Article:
Kenny Alexander, Ph.D. is a 2019 graduate of the PHD Program in Leadership and Change at Antioch University.
Dr. Alexander at his Dissertation Defense.
L-R: Dr. Elizabeth Holloway, Committee Member, Dr. Philomena Essed, Committee Chair, Dr. Tommy Bogger (not shown), Committee Member.
- Philomena Essed, Ph.D., Committee Chair
- Elizabeth Holloway, Ph.D., Committee Member
Tommy Bogger, Ph.D., Committee Member
Social sciences, Citizenship, African American women, Civil rights movement, Qualitative, Narrative inquiry, Narrative analysis, Poll tax, Bridge leader, Citizen leader, American history, Voting rights, Race, Class, Political development, Virginia
This study tells the deep, rich story of Evelyn T. Butts, a grassroots civil rights champion in Norfolk, Virginia, whose bridge leadership style can teach and inspire new generations about political, community, and social change. Butts used neighbor-to-neighbor skills to keep her community connected with the national civil rights movement, which had heavily relied on grassroots leaders—especially women—for much of its success in overthrowing America’s Jim Crow system of segregation and suppression. She is best-known for her 1963 lawsuit that resulted in the U.S. Supreme Court’s 1966 decision to ban poll taxes for state and local elections, a democratizing event hailed as a progressive victory over the entrenchment of property and wealth as prerequisites for suffrage. Virginia required an annual $1.50 poll, while other Southern states had similar levies. Butts’ legacy from her 1954–1970 grassroots heyday is also built on what she did before and after her court victory to help blacks and poor whites attain political citizenship—the right to fully participate in political decision-making. Butts, who stood amid the continuum of black resistance leaders questing for freedom, civil rights, equality, justice, and dignity, exercised effective leadership on diverse concerns, including segregated schools, employment discrimination, and substandard housing. Self-determination for marginalized people lay at the heart of her crusades, especially for voter education, registration, and turnout. This first, full-length scholarly examination of Butts’ leadership is a qualitative study and narrative inquiry that includes the context of her times. This interdisciplinary study draws on literature in history, political science, sociology, civil rights, voting rights, critical race theory, and leadership theories, and is built on narrative analysis and constructivist/interpretivist techniques. Butts, who died in 1993, did not leave many personal writings, so research findings emerged from a triangulation of resources: interviews with friends; a self-published memoir by Butts’ youngest daughter; and newspaper archives. This study contributes to closing the gap in leadership literature about grassroots black women who remain unsung and understudied because of nontraditional leadership styles. This dissertation is available in open access at AURA: Antioch University Repository and Archive, http://aura.antioch.edu/ and OhioLINK ETD Center, https://etd.ohiolink.edu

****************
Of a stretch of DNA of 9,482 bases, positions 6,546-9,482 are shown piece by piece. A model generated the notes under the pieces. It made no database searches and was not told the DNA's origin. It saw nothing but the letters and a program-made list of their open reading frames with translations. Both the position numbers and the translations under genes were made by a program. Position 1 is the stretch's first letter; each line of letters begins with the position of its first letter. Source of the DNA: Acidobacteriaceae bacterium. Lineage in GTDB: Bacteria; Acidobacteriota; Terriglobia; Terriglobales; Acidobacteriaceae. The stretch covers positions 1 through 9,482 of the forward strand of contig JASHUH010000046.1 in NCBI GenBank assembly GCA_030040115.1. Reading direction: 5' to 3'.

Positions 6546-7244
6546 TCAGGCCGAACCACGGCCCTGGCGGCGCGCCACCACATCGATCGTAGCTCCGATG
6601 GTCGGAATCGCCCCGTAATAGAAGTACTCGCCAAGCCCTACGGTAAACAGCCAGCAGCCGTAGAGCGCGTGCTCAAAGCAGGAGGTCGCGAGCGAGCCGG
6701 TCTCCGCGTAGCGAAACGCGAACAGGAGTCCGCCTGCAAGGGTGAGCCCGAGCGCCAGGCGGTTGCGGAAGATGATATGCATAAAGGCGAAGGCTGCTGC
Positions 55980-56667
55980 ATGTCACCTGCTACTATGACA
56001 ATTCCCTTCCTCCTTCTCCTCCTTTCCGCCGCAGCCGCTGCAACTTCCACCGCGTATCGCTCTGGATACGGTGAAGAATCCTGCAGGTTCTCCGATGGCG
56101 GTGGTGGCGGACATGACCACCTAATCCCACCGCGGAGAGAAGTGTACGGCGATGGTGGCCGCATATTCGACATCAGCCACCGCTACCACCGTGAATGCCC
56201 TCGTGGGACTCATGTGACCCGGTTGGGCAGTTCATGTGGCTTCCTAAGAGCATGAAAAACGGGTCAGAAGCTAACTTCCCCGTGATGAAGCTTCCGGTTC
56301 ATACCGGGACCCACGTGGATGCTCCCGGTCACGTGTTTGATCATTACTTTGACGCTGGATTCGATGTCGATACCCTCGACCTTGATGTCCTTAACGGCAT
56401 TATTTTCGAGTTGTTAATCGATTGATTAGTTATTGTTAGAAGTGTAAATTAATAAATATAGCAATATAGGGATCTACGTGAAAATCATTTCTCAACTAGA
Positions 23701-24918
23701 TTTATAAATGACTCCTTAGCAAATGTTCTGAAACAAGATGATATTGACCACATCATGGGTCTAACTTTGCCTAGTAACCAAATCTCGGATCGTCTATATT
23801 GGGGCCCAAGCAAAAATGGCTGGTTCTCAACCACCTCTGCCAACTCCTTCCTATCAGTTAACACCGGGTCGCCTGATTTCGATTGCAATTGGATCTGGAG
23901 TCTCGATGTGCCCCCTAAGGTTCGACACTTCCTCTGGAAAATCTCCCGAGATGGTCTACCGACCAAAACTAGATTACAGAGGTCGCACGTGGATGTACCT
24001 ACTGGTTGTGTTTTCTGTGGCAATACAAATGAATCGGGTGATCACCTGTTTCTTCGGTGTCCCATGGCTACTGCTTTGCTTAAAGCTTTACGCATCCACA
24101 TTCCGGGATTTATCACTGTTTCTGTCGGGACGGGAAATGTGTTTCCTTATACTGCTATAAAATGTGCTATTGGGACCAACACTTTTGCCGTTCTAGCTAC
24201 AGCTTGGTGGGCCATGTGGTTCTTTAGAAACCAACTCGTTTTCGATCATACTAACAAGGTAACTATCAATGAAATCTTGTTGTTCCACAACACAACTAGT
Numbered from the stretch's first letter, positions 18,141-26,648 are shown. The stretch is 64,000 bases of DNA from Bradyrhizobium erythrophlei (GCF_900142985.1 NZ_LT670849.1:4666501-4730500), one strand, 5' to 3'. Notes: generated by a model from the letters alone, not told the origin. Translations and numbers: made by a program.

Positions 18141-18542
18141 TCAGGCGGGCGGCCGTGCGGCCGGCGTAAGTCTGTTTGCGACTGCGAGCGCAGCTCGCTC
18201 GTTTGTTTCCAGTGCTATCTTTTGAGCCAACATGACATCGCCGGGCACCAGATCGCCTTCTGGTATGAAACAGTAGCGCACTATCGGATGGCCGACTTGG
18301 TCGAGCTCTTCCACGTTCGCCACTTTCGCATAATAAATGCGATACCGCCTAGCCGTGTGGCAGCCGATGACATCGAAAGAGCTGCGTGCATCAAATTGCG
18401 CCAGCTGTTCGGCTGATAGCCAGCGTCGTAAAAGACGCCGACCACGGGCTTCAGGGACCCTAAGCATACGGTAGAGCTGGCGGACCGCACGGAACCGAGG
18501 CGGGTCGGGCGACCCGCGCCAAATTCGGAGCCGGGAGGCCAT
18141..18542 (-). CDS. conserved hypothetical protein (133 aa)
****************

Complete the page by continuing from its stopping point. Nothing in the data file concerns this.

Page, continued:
Alexander, K. C. (2019). Developing and Sustaining Political Citizenship for Poor and Marginalized People: The Evelyn T. Butts Story. https://aura.antioch.edu/etds/507
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